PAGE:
Search Result for "to throw down the gauntlet":

The Collaborative International Dictionary of English v.0.48:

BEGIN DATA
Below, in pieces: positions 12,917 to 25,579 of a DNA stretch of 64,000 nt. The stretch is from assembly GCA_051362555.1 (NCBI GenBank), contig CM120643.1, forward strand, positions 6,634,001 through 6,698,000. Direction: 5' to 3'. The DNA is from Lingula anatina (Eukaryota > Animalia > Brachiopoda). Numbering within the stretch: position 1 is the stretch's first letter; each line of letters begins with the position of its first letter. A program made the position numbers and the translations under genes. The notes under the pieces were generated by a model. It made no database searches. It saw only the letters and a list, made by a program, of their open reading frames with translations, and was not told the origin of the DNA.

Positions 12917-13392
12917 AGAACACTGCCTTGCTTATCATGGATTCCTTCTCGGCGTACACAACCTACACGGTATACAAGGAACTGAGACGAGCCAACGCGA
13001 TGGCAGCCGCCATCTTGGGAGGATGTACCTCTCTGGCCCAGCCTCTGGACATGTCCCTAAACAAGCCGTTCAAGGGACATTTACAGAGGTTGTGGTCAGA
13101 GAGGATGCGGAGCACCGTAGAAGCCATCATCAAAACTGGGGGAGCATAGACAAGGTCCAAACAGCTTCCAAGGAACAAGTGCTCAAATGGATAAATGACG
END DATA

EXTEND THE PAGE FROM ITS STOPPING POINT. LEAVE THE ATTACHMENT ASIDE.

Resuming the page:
Gauntlet \Gaunt"let\, n. [F. gantelet, dim. of gant glove, LL. wantus, of Teutonic origin; cf. D. want, Sw. & Dan. vante, Icel. v["o]ttr, for vantr.] 1. A glove of such material that it defends the hand from wounds. [1913 Webster] Note: The gauntlet of the Middle Ages was sometimes of chain mail, sometimes of leather partly covered with plates, scales, etc., of metal sewed to it, and, in the 14th century, became a glove of small steel plates, carefully articulated and covering the whole hand except the palm and the inside of the fingers. [1913 Webster] 2. A long glove, covering the wrist. [1913 Webster] 3. (Naut.) A rope on which hammocks or clothes are hung for drying. [1913 Webster] To take up the gauntlet, to accept a challenge. To throw down the gauntlet, to offer or send a challenge. The gauntlet or glove was thrown down by the knight challenging, and was taken up by the one who accepted the challenge; -- hence the phrases. [1913 Webster]